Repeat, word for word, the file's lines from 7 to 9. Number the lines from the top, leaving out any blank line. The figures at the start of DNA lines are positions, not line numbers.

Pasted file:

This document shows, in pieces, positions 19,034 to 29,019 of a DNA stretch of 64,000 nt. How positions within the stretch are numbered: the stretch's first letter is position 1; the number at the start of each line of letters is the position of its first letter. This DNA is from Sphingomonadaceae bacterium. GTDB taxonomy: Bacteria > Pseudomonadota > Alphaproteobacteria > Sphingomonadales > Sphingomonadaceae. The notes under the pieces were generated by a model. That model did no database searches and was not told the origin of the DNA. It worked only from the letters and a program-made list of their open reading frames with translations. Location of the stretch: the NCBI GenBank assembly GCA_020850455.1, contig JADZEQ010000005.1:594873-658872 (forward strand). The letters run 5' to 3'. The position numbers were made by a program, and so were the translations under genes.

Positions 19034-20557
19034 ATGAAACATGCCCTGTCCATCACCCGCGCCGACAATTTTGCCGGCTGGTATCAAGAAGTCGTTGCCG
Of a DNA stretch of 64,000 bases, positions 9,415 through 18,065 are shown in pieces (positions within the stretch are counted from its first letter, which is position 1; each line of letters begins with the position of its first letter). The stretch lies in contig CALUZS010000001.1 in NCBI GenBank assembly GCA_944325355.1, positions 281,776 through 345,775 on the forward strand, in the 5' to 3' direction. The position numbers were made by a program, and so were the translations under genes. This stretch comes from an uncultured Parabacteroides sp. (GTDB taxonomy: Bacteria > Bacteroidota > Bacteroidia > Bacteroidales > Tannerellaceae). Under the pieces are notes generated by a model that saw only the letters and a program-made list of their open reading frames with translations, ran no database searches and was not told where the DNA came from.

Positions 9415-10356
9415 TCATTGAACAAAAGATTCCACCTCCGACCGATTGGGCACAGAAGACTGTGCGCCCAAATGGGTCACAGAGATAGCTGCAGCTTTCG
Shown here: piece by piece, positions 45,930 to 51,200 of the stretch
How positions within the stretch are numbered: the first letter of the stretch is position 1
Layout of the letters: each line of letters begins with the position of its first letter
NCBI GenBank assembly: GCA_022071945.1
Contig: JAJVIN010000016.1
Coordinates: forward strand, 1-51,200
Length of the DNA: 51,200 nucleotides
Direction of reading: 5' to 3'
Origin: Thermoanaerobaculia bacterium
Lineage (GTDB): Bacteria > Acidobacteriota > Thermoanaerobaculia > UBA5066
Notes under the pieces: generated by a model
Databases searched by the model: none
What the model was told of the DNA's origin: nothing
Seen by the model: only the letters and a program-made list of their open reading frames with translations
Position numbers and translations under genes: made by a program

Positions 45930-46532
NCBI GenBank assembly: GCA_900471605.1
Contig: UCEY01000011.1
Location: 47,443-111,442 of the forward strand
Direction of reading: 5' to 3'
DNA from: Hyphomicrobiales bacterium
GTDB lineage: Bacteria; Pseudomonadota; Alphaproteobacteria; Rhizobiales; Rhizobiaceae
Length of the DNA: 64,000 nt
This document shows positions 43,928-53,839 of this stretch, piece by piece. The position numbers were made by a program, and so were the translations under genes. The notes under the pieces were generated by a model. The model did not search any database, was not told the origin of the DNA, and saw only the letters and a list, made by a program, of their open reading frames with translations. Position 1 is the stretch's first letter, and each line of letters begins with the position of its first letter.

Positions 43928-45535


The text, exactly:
Shown here: piece by piece, positions 45,930 to 51,200 of the stretch
How positions within the stretch are numbered: the first letter of the stretch is position 1
Layout of the letters: each line of letters begins with the position of its first letter